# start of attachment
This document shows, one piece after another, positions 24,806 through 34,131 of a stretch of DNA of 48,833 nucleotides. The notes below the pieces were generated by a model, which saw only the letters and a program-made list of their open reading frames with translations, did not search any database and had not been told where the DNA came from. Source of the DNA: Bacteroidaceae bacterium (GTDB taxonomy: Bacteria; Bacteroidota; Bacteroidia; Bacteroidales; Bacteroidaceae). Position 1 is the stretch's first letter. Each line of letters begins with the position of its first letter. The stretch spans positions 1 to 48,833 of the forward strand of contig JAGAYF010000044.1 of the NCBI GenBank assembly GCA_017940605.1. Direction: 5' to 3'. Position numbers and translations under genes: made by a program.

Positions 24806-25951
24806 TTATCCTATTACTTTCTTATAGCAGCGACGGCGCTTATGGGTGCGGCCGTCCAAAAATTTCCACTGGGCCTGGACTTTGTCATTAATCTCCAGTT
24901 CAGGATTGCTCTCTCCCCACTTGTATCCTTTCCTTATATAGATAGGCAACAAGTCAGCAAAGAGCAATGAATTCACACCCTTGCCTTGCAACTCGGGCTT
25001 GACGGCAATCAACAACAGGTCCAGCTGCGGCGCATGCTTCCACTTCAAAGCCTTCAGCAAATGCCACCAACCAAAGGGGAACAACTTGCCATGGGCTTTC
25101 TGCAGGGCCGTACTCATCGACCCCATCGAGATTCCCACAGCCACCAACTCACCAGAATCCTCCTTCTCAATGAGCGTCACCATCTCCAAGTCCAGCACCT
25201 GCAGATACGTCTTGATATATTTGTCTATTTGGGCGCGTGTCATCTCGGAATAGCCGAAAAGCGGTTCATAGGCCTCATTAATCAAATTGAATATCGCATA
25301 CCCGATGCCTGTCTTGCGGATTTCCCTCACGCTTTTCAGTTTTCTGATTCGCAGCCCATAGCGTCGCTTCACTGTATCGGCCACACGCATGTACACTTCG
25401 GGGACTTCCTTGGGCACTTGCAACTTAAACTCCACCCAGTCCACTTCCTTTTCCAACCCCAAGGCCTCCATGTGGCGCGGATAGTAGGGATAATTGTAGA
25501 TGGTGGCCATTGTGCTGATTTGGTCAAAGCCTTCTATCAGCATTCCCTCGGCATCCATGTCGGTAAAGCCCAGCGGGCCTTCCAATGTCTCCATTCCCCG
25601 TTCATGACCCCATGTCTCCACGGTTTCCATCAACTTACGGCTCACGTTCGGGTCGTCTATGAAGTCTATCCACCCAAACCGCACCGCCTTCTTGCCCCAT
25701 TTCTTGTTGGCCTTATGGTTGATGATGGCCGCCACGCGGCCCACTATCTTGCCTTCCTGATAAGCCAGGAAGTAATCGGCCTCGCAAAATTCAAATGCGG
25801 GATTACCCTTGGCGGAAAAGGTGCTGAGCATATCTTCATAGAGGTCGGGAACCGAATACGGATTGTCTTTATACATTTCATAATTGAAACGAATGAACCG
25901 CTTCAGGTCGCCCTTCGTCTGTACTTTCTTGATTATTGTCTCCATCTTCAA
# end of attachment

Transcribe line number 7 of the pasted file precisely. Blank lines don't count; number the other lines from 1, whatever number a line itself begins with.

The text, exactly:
25201 GCAGATACGTCTTGATATATTTGTCTATTTGGGCGCGTGTCATCTCGGAATAGCCGAAAAGCGGTTCATAGGCCTCATTAATCAAATTGAATATCGCATA